News & Current Affairs

August 18, 2008

Bird flu hopes from 1918 victims

Bird flu hopes from 1918 victims

UK doctors, army officers, and reporters during the 1918 outbreak

The flu outbreak of 1918 killed an estimated 50 million people

Survivors of the devastating 1918 influenza pandemic are still protected from the virus, according to researchers in the US.

American scientists found that people who lived through the outbreak can still produce antibodies that kill the deadly strain of the H1N1 flu.

The study, published in the journal Nature, could help develop emergency treatments for future outbreaks.

The Spanish flu outbreak of 1918 killed an estimated 50 million people.

Elderly volunteers

Some experts say it was the most devastating epidemic in history, affecting even healthy adults.

Scientists do not fully understand why it was so lethal – but they fear a new pandemic, once again triggered by bird flu, could be just as deadly.

But now researchers have come up with a new way of tackling such an outbreak.

They studied 32 people who lived through the 1918 flu, and found all still had antibodies in their blood to destroy the virus.

Some of the volunteers – aged from 91 to 101 – even had the cells which produce the antibodies.

The researchers used the antibodies to cure infected mice – showing, they said, that 90 years on, the survivors of the epidemic were still protected.

The antibodies were particularly powerful – so that only a small amount was needed to kill off the virus.

Dr James Crowe, of Vanderbilt University, who helped lead the study, said similar antibodies could be developed to destroy new strains of bird flu.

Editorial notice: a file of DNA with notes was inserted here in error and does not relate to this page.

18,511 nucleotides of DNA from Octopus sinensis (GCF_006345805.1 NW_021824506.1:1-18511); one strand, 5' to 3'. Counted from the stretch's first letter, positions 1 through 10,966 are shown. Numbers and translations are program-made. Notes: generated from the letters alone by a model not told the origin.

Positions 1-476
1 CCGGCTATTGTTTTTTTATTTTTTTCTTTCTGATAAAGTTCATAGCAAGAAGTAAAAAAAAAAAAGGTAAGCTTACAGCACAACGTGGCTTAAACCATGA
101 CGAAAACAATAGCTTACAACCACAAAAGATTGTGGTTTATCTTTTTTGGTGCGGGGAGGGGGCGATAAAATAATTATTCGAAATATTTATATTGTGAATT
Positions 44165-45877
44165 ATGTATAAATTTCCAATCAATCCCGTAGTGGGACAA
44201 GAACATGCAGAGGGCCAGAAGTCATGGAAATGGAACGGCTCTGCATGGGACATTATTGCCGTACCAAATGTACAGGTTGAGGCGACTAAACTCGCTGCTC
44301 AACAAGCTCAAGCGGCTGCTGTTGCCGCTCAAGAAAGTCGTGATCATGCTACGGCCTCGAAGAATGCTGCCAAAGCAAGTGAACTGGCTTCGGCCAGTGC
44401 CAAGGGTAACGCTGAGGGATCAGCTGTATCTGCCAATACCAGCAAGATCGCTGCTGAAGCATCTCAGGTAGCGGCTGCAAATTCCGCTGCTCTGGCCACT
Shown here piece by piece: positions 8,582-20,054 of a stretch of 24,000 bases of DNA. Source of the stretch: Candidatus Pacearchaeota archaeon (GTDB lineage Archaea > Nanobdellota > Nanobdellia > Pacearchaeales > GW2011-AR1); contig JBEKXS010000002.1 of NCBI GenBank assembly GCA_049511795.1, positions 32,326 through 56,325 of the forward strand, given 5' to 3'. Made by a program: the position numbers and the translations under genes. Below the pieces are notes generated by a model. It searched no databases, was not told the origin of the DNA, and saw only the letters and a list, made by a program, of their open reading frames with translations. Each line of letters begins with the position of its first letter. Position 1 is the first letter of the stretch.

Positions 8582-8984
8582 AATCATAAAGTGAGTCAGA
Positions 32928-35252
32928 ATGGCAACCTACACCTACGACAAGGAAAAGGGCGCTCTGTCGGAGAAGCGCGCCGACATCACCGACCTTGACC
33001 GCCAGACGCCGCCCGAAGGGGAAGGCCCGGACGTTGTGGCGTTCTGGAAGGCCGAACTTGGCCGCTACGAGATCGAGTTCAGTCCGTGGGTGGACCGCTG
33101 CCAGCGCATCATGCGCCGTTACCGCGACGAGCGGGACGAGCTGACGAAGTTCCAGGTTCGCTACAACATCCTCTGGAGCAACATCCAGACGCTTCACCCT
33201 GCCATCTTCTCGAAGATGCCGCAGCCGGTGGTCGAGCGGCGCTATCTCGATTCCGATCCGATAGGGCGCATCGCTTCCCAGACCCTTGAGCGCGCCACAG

August 14, 2008

Hope over ‘quick’ bird flu test

Hope over ‘quick’ bird flu test

Avian flu virus

Bird flu cannot easily infect humans at present

UK scientists say they are developing a portable testing machine that will detect cases of bird flu in two hours.

Currently it takes about a week to identify the different flu strains because laboratory tests are needed.

Nottingham Trent University developers say their equipment is designed to be used at the scene of a suspected outbreak or taken to a patient.

It will enable them to identify strains lethal to humans far quicker, potentially saving lives, they say.

In Indonesia there has been an 81% death rate among people with the H5N1 strain, but survival chances increase greatly the earlier it is treated.

So far, tens of millions of birds have died or been slaughtered as a result of bird flu in Asia and beyond.

At the moment, the H5N1 strain, while highly infectious among poultry, is not easily passed to humans, and cannot be passed from human to human.

Mutation fear

Scientists fear that a strain of bird flu, possibly H5N1, could eventually mutate and cross the “species barrier”.

It could then gain the ability to pass easily from person to person and perhaps lead to a dangerous global pandemic, they fear.

Once it does manage to infect a human, H5N1 is usually a killer.

In Indonesia, one of the worst-affected countries, 102 people, mostly those in close contact with infected poultry, have fallen ill, with four out of five dying.

One of the problems is that the early symptoms, such as cough and fever, are shared by other, common infections, delaying diagnosis.

Research published in The Lancet medical journal suggested that development of better diagnostic methods, and better ways of looking after patients could improve their chances.

If identified within a few days, H5N1 can be treated using anti-viral drugs and the chances of survival increase significantly.

UK experts have called for a national surveillance programme to detect H5N1 cases in Indonesians.

Saliva test

However, Dr Alan McNally, from Nottingham Trent University, believes his technology could make a difference.

All that is needed is a swab of saliva from a patient’s mouth, and it can detect molecules specific to H5N1 or other bird flu strains.

Dr McNally said: “There’s a large train of thought that one of the best ways of dealing with avian influenza is by detection and containment.

“The ability to detect and type the influenza virus immediately is essential in setting up controls as quickly as possible to minimize the spread of any potential pandemic virus.”

The £2.3m project, which hopes to come up with a version of the machine that can fit within a briefcase, is being funded by the European Union.

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